I want to tell you about Bill’s original family which may add some insight to Bill as an adult. Our father was a physician. When we were all born he was in the Navy. We moved a lot when we were young until 1950 when he retired from the Navy and we moved to Albuquerque, New Mexico, where we all grew up. There Dad was involved primarily with nuclear research. Dad was also a talented musician and artist. Mom had two master’s degrees, the first in chemistry and the second in Speech Therapy. She also had a doctorate in Special Education. They had four children.

            Fred was the oldest and shared our father’s and Bill’s artistic and musical talents. He graduated from the Chicago Art Institute. Our house was full of musical instruments from piano to clarinets, French horns, and sousaphones. Fred worked as a computer analyst in Los Alamos, NM until he died in his 50’s.

            I’m second. I received a BFA from the University of New Mexico. Following college, I joined the Peace Corps and went to Arequipa, Peru where I worked in a school for children with disabilities. I met my husband, Bob in Peru and we got married there 50 years ago. When we returned to California where Bob grew up, I got a master’s degree and later a PhD in Occupational Therapy. I am a pediatric occupational therapist and I am retired from the clinic but I do a lot of continuing education for therapists. I sang in choirs rather than play an instrument and I am also an artist and craftsperson, particularly in the areas of ceramics and jewelry.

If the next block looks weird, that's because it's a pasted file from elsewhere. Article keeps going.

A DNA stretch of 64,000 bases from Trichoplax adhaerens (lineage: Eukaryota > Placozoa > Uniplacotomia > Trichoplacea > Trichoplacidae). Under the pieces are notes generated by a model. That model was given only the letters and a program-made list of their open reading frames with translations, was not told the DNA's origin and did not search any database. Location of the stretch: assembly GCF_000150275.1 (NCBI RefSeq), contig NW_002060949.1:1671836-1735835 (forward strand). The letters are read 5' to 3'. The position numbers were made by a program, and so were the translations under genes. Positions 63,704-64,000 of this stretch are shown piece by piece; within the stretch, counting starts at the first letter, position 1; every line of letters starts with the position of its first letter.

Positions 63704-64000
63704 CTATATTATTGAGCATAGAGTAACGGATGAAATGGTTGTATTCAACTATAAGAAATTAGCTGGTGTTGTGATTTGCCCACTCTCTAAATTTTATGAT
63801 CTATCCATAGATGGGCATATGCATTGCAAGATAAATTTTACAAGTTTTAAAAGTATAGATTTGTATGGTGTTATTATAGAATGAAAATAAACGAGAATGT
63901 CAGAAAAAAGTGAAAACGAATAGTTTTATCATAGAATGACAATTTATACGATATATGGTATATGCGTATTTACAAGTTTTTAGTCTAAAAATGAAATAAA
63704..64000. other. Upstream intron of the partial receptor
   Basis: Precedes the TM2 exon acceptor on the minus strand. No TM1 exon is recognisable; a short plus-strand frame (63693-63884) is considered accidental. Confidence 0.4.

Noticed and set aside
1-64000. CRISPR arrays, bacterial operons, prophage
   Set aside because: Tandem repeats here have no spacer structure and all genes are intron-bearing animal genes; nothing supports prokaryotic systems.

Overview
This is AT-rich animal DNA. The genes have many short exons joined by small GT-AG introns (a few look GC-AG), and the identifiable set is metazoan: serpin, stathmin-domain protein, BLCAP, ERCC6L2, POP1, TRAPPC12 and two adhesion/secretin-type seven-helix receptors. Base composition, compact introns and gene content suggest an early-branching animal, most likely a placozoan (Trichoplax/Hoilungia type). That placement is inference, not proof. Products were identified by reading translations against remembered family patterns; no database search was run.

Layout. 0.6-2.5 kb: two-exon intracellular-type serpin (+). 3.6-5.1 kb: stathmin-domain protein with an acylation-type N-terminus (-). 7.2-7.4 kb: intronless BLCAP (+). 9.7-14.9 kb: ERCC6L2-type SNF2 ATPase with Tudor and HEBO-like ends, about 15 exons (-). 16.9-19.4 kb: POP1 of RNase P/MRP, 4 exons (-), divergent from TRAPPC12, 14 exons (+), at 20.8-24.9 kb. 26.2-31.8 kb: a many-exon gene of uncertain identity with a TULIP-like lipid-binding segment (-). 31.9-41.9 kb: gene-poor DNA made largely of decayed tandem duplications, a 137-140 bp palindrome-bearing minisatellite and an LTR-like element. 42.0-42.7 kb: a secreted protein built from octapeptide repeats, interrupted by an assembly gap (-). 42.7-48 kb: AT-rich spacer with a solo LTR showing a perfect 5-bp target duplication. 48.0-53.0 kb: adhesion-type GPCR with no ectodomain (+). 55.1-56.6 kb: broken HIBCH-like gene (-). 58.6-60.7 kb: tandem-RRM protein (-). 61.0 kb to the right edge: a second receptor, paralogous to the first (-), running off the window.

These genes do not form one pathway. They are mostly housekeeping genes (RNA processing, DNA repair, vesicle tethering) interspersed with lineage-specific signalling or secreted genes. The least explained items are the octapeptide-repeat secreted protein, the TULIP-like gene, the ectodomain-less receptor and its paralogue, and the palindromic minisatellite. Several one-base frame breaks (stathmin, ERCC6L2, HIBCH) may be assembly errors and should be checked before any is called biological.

The next to come is Peter. He was diagnosed with classic autism when he was 3. After his birth, things changed and a lot of the family emphasis was on him as there were limited opportunities for training and education. My parents were fierce advocates for children with disabilities and started programs for these children wherever we lived. Peter has very limited speech but he also is a talented artist and craftsman and is savant in many ways. He works for Stride,making and packaging markers and pens. He lives in a group home (which was our family’s home) in Albuquerque.

            Last, but certainly not least is Bill. After high school he joined the Navy and was stationed in Okinawa as an electronics technician. Following the Navy he went to the University of New Mexico. It took him 10 years off and on to get a general studies degree. If he didn’t like a class he would drop it and take another. During that time he worked a variety of jobs mainly in restaurants.When he was 31 he left home in his VW van to find places he enjoyed and whatever work he could get. He traveled around the country, living out of his van or truck, doing day labor and construction work for 22 years before settling in Lawrence, KS. Bill has written that he prefers this kind of work over more permanent employment because it gives him freedom, he doesn't have to compete or supervise, and the value is in a “job well done”. He also wrote that doing something he “loves” should not be connected with making money. He stated,”If I want to do what I really love, I’ll be more able to do it if I do it only for love. I’ll obtain money by doing things that may tire my body, but don’t exhaust my spirit.” Bill bought his home here in 2004 and he spent the last 10 years fixing it up and what he has done is quality work.

            As I said in the beginning, Bill was an extraordinary man. His interests were eclectic and he had an extensive library of books about everything from World War II to different religions and cultures. He spoke and read many languages,most self-taught, such as Latin, Greek, German, Japanese, and most recent Arabic. As you know, he was a cross dresser, because he felt most comfortable in women’s clothes. He said it gave him more freedom and he liked the feel of dresses. He even liked panty hose, which is something I and many other women hate.